It's safe to say climate change is not on the Conservative Party conference agenda this year. If you showed up just 12 minutes late to Monday afternoon's main event, you would've missed energy secretary Amber Rudd entirely. And indeed, it seems quite a few people did.
In contrast, there were enormous queues seen in the morning ahead of the big speech on the economy by chancellor George Osborne. Rudd addressed a room that felt three-quarters full.
As one conference attendee noted while waiting: "Climate is obviously not the biggest draw." It felt like a show's opening act as everyone waited for the main agenda: local government.
Readers will hardly need reminding that five years ago David Cameron urged the electorate to sack Gordon Brown and the Labour government and trust instead his personal commitment to deliver action on climate change: vote blue go green, was the sound bite.
The speech itself focused heavily on the importance of the consumer. "For conservatives, our energy policy should once again be driven by the people who pay the bills. The consumer, the consumer, the consumer," Rudd said.
"We are clear that moving to a low carbon economy is key to our long term economic growth and environmental prosperity.
"But I am also clear that this must be done in the most cost-effective way possible. While people support a transition to a low carbon future they don't support this at any cost. There is no magic money tree."
As a whole, her speech felt more defensive than inspiring. This is understandable - there have been many changes to energy policy since May which many people disagree with.
"Some characterise these changes as motivated by ideological opposition to anything green. Nothing would be further from the truth," Rudd said. "Our approach is very different to the hapless UKIP candidate who asked 'what happens when renewables run out?'"
She continued: "I support cutting subsidies not because I'm an anti-green conservative but because I'm a proud green conservative on the side of the consumer."
Don't Say 'Paris'
But, as we enter the last two months leading to the international Paris climate conference, inspiration - not excuses - is what we need. How is our government taking the lead in tackling the immense challenge that is climate change?
This is the point where I realised that the speech's significance is to be found in what is missing as much as what was said.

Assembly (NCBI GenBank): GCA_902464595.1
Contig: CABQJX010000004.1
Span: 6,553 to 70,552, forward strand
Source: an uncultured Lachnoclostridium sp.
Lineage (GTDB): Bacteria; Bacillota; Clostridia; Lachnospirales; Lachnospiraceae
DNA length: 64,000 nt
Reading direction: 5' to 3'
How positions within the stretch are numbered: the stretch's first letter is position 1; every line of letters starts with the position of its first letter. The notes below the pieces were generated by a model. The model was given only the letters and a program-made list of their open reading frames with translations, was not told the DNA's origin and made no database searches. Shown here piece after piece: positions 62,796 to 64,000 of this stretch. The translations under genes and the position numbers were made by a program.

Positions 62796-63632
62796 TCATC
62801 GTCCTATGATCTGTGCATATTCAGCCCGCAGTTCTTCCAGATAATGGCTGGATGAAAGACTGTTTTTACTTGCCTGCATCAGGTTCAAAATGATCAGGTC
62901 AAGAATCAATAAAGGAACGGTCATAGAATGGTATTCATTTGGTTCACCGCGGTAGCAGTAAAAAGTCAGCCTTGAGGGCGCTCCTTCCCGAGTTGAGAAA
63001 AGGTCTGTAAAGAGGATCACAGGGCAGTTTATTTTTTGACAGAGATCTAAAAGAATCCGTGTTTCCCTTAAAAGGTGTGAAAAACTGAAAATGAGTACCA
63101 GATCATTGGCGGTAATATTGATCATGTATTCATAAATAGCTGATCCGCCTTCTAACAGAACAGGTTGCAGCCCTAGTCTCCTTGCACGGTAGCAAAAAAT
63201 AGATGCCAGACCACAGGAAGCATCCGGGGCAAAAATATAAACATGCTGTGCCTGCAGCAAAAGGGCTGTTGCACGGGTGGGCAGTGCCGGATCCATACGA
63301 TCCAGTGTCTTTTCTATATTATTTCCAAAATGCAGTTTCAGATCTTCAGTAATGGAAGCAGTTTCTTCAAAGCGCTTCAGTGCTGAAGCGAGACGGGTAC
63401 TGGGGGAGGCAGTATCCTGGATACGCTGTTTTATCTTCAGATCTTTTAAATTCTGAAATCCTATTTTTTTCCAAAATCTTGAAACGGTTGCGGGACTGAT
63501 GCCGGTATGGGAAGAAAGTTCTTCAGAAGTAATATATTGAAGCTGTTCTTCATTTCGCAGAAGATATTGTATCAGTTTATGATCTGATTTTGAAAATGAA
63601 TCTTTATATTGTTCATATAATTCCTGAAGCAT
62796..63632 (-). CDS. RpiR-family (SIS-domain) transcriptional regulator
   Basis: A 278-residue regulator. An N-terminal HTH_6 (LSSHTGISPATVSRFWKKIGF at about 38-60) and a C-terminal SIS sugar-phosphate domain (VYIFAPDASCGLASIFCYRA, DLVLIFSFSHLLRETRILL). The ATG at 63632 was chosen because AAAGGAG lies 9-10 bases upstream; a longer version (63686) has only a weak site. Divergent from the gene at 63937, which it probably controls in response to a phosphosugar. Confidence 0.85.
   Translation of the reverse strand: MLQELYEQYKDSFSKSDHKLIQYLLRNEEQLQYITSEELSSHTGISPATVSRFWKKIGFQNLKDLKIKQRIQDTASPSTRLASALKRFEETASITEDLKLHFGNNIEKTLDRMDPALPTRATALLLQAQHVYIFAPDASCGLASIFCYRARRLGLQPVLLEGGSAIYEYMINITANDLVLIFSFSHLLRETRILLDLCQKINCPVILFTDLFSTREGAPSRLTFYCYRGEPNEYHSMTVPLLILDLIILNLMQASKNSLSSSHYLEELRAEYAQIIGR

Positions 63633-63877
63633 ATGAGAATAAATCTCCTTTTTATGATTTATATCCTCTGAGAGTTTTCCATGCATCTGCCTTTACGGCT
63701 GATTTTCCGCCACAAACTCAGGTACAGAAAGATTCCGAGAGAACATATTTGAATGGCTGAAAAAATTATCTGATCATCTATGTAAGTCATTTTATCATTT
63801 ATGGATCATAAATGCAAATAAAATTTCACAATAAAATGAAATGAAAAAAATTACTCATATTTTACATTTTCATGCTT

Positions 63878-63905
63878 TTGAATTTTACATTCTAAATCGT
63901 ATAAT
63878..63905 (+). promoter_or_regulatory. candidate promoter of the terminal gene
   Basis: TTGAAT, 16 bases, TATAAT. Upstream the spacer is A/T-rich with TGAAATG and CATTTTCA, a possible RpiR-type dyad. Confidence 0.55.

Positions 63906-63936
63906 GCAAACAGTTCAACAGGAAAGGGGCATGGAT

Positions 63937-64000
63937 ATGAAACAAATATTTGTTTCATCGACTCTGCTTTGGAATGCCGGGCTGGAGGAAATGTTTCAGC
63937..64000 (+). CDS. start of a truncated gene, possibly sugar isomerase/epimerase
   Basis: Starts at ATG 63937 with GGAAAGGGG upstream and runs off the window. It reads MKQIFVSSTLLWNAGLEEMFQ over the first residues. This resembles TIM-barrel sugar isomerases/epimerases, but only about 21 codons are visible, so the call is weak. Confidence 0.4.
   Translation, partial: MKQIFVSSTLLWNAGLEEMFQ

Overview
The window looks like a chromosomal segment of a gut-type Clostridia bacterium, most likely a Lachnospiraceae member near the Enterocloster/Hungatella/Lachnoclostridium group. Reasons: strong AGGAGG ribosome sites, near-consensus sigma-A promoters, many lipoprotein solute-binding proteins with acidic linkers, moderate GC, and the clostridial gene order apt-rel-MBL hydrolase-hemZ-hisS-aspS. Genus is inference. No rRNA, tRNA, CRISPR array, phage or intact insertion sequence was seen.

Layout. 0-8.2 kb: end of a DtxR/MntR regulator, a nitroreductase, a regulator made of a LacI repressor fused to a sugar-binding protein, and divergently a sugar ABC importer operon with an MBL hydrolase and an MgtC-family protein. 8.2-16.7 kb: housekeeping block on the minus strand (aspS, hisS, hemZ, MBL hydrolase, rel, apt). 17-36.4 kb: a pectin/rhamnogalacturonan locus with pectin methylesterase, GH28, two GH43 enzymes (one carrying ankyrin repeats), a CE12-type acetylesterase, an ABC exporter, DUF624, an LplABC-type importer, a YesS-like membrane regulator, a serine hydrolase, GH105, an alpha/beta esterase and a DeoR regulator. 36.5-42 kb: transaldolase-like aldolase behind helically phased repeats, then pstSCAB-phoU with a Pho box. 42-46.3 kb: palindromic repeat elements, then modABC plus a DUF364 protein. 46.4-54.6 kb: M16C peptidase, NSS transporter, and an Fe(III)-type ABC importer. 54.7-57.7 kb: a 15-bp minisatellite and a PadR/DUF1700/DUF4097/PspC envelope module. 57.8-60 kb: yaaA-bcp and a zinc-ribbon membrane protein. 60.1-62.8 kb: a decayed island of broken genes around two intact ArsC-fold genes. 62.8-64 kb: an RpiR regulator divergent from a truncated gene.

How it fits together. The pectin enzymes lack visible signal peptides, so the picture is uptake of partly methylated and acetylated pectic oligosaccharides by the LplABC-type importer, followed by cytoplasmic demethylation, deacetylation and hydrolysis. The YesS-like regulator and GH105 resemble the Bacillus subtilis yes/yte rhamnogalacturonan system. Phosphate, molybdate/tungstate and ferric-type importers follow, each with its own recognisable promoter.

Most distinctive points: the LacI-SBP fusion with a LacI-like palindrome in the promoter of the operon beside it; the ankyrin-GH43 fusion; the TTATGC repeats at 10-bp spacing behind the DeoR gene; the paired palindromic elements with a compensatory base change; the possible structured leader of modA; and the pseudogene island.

There was no mention of Paris. On this issue, Rudd was silent.
In fact, there really wasn't much new in her speech at all. Repeating points made during her speech at inusrance company Aviva's conference in July, Rudd said climate change shouldn't just be a left-wing issue. And instead of finding inspiring, powerful words of her own, she simply quoted Margaret Thatcher: "The danger of global warming is real enough for us to make changes and sacrifices so that we do not live at the expense of future generations."
And beyond defending renewable energy subsidy cuts, there was no mention of what policies will be put in place to reassure investors and the public that low carbon energy has a future in Britain.
Rather than seizing the opportunity to announce new energy policies in the wake of this summer's cuts (as the Committee on Climate Change recently urged government must do or risk failing to meet our carbon targets) Rudd went on to promote shale gas as a low carbon transition fuel that will be good for jobs, good for the consumer, and good for energy security. Nuclear was mentioned too.
So, at a time when the realities of climate change are both frightening and overwhelming, Rudd's speech embodies the government's new approach: say very little and say the same thing over and over again.
But with so many people around the world waiting for action, I find myself sitting in the conference auditorium asking one question: who here really cares?
This post originally appeared on DeSmog UK.Kyla Mandel is the Deputy Editor of DeSmog UK, a climate blog dedicated to clearing the PR pollution that clouds climate science.